“Now those who belong to Christ Jesus have crucified the flesh with its passions and desires.”
- Apostle Paul (Galatians 5:24)
It’s no secret that our society has an incredibly unhealthy relationship with sex. The human body
- particularly the female body - has been reduced to a marketing tool that is presented as a thing
to be consumed. Rape culture is a phrase that is used often to try to put a finger on the result of
such a toxic way to relate to the literal flesh of women. It points to the reality that many women
suffer through in their everyday lives, the reality of being seen as something that exists in order
to be consumed by the men around them; the men who see it as playful and even
complementary to offer cat calls and thinking it within their rights to insist she show gratitude for
the comment directed at her appearance.
This only scratches the surface of how we, as a society, have an incredibly unhealthy view of
our own sexuality. It only seems fitting that Christianity would attempt to tell a different story.
Those of us who spent our teenage years in church probably have lots of stories about how our
religious communities tried to do just that. Unfortunately many of us would probably say that
those attempts were often unhelpful and sometimes just as toxic.
When I look back at the small groups, books, video series’, and campfire testimonies aimed at
young men and their sexuality, I begin to see the big themes guiding those attempts to counter
the cultural narrative. We were taught to fear sex. We were taught to understand that our bodies
and our inner desires were never to be trusted. We were taught that the only way to survive this
war was to somehow divert our attention from anything and anyone that caused us sexual
For women growing up in the same context the themes are often a bit different. They were also
warned never to trust their desires and to fear sex. But they were also told that their bodies were
powerful weapons that, if not hidden from the world, would cause their helpless brothers to
stumble into sin. Essentially, the weight of avoiding sexual immorality was placed mostly on their
shoulders and centered around the demand that they hide their naturally forming bodies.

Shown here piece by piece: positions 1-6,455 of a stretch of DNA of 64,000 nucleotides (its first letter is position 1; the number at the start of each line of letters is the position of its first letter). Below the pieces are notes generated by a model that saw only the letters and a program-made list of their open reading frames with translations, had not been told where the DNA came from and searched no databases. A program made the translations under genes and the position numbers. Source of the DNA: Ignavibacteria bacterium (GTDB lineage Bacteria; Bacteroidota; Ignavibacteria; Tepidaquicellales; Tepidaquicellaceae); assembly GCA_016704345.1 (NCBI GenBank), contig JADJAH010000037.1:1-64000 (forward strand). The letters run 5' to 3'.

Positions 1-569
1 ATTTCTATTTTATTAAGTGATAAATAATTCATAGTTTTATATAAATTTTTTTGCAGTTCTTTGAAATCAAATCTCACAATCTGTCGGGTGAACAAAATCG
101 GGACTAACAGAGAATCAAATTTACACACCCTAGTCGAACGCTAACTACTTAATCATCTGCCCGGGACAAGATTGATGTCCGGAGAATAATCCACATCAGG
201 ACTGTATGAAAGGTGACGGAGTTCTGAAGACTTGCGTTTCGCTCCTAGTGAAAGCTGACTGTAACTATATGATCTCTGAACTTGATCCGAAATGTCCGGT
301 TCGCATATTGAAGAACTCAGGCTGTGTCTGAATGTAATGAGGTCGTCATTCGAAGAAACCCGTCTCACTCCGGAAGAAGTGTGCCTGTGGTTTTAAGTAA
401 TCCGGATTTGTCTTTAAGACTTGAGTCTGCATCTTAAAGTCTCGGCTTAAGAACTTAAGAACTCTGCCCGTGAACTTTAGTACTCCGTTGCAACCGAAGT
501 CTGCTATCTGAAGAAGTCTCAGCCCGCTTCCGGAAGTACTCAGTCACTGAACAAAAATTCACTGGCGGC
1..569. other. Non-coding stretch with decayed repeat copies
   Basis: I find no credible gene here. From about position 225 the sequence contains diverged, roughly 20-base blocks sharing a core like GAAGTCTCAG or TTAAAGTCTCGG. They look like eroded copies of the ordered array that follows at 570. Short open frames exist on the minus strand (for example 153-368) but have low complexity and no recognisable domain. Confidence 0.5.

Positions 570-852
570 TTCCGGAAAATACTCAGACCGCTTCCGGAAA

It is clear as I look back that the end goal really had nothing to do with healthy sexuality and
everything to do with convincing us hormonal teenagers not to have sex. The unintentional
consequences of fear and shame would be collateral damage in the purity war.
There is a theology that under-girds much of this. It’s a theology that sees the quoted Scripture
as referring to the literal flesh of the body. It’s a theology that so separates our soul and spirit
from our body that it naturally begins to see the body as damaged goods, as incapable of
holding anything sacred in itself. This theology naturally leads to the fearful demonization of
sexuality and the creation of narratives that don’t actually counter the toxic narrative of our
society at all. Shame and fear so easily creep into this context and from within this context
several of us have emerged without a healthy understanding of sex, our bodies, and the
sacredness of both.
Countering this theology, Celtic Christians have gotten into trouble for daring to suggest that our
literal flesh is actually just as sacred as our souls. God is understood to be within all things -
spiritual and material - and all things are understood to exist within God. This mystical
understanding leads to a theology that refuses to think that sex in itself is unholy or that our
bodies are forces of deceit never to be trusted. It leads to a theology that affirms the full
humanity of individuals, meaning that each and every person exists as an end in themselves
rather than a thing to be consumed.
I am convinced that Celtic Christianity offers us the gift of invitation. This ancient spirituality
invites us to step into this conversation without fear. It invites us to begin from a place that
affirms our bodies and our desires as sacred. It invites us to call out the toxic ways that sexuality
is distorted in our culture without replacing it with equally toxic patterns of shame.
Ben is a Celtic Way contributor. Read more from him here.